|Matthew Henry's Concise Commentary|
21:19-26 Paul ascribed all his success to God, and to God they gave the praise. God had honoured him more than any of the apostles, yet they did not envy him; but on the contrary, glorified the Lord. They could not do more to encourage Paul to go on cheerfully in his work. James and the elders of the church at Jerusalem, asked Paul to gratify the believing Jews, by some compliance with the ceremonial law. They thought it was prudent in him to conform thus far. It was great weakness to be so fond of the shadows, when the substance was come. The religion Paul preached, tended not to destroy the law, but to fulfil it. He preached Christ, the end of the law for righteousness, and repentance and faith, in which we are to make great use of the law. The weakness and evil of the human heart strongly appear, when we consider how many, even of the disciples of Christ, had not due regard to the most eminent minister that even lived. Not the excellence of his character, nor the success with which God blessed his labours, could gain their esteem and affection, seeing that he did not render the same respect as themselves to mere ceremonial observances. How watchful should we be against prejudices! The apostles were not free from blame in all they did; and it would be hard to defend Paul from the charge of giving way too much in this matter. It is vain to attempt to court the favour of zealots, or bigots to a party. This compliance of Paul did not answer, for the very thing by which he hoped to pacify the Jews, provoked them, and brought him into trouble. But the all-wise God overruled both their advice and Paul's compliance with it, to serve a better purpose than was intended. It was in vain to think of pleasing men who would be pleased with nothing but the rooting out of Christianity. Integrity and uprightness will be more likely to preserve us than insincere compliances. And it should warn us not to press men to doing what is contrary to their own judgment to oblige us.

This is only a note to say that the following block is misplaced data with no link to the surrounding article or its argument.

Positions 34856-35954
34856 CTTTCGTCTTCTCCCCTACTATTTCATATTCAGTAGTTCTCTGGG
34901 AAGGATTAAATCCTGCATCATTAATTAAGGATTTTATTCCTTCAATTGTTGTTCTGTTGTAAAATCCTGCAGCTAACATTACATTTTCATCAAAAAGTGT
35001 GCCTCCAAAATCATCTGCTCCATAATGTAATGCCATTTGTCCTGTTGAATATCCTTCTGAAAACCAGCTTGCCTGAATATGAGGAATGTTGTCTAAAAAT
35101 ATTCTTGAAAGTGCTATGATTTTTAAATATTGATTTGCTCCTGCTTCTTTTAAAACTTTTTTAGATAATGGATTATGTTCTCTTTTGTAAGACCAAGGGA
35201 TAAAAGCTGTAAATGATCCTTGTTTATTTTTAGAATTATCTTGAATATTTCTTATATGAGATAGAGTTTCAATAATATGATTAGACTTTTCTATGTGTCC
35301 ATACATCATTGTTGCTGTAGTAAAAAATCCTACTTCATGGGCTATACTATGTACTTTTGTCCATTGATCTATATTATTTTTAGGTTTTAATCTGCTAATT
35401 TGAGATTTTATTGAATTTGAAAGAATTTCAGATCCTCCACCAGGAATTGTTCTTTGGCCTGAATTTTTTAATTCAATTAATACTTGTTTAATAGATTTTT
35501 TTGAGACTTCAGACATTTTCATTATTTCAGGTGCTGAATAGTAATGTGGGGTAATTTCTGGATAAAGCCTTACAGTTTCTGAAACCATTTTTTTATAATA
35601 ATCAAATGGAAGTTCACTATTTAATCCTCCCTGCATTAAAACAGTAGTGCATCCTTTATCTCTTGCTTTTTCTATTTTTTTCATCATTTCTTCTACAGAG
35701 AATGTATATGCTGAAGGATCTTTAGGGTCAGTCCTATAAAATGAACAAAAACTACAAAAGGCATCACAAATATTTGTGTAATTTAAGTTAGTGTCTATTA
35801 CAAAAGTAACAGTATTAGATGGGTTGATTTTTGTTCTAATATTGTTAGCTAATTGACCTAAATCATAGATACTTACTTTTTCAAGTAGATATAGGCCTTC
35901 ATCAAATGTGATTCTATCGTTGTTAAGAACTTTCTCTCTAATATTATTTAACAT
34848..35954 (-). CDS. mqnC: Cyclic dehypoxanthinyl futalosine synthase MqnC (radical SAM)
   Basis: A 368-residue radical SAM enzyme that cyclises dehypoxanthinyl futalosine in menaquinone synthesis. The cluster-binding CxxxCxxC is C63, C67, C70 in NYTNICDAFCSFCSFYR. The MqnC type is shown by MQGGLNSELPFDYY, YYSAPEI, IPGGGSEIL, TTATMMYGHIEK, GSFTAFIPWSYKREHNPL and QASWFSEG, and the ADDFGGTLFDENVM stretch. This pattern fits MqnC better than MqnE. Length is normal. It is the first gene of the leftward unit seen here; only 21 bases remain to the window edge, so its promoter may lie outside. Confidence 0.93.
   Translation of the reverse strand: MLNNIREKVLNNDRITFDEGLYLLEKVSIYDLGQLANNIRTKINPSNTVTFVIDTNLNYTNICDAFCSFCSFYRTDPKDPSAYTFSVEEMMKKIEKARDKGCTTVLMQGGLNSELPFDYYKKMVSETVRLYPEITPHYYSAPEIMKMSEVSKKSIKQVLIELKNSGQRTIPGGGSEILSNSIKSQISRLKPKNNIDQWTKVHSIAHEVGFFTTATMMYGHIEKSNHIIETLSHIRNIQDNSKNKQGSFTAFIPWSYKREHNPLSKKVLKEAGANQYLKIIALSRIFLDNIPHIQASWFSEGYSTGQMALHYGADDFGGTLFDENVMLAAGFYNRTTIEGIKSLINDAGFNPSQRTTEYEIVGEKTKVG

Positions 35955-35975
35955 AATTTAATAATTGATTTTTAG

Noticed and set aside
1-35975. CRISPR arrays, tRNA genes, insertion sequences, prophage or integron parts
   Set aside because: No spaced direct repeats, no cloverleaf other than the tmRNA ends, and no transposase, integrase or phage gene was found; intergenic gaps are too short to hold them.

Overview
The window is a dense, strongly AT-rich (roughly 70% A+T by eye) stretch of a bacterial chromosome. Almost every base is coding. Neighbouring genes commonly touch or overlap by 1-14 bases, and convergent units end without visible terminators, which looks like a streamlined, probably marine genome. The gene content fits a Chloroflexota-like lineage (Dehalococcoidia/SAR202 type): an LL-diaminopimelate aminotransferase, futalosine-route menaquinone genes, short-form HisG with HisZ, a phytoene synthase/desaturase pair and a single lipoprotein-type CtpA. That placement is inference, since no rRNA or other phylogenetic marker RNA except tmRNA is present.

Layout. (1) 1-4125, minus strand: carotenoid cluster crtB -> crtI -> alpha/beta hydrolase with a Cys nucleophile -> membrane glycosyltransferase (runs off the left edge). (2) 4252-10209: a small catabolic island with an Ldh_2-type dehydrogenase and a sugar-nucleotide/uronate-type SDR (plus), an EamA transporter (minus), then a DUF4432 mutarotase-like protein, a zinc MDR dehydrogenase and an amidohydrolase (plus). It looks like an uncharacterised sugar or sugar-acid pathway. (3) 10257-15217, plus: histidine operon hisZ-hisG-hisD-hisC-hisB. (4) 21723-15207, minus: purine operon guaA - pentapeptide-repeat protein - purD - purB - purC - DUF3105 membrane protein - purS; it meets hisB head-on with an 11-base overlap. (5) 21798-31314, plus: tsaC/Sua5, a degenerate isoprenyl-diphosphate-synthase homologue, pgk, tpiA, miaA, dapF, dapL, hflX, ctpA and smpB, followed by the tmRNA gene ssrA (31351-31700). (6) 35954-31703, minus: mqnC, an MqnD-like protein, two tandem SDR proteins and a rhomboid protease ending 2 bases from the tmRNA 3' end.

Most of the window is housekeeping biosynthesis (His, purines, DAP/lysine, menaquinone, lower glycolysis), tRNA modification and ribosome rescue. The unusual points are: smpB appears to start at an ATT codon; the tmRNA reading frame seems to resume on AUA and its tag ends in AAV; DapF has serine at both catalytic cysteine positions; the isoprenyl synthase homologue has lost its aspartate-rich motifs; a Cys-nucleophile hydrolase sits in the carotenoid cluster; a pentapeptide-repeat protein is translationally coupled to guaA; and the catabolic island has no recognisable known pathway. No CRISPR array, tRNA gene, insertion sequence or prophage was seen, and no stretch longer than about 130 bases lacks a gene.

Verse 24. - These for them, A.V.; for them for with them, A.V.; shall know for may know, A.V.; there is no truth in the things, etc., for those things... are nothing, A.V.; hare been for were, A.V.; keeping for and keepest, A.V. As regards the transaction recommended by James, Kypke (quoted by Meyer) says, "It was a received thing among the Jews, and was reckoned an act of eminent piety, for a rich man to undertake to bear, on behalf of poor Nazarites, the expense of those sacrifices which they had to offer when they shaved their heads at the expiration of their vow." Josephus seems to allude to the custom, and to speak of King Agrippa as acting in accordance with it, when he says of him that he ordered great numbers of Nazarites to be shaved ('Ant. Jud.,' 19. 6:1). The sacrifices were costly, consisting of" three beasts, one for a burnt offering, another for a sin offering, and a third for a peace offering" (Lightfoot, vol. 9. p. 307). Alexander Jannaeus is said to have contributed nine hundred victims for three hundred Nazarites ('Dict. of Bible,' under "Nazarite;" comp. 1 Macc. 3:49). Purify thyself; ἁγνίσθητι, the word used in the LXX. of Numbers 6:2, 3, 8 (with its compound ἁφαγνίσασθαι, and co-derivatives ἁγνεία and ἅγιος) for the corresponding Hebrew הַזִּיד, to take the Nazarite vow. St. Paul, therefore, became a Nazarite of days for seven days, intending at the end of the time to offer the prescribed sacrifices for himself and his four companions (see, however, note on ver. 26, at the end). Be at charges for them (δαπάνησον ἐπ αὐτοῖς). Make the necessary expenditure on their account, that they may shave their heads, which they could not do till the prescribed sacrifices were offered.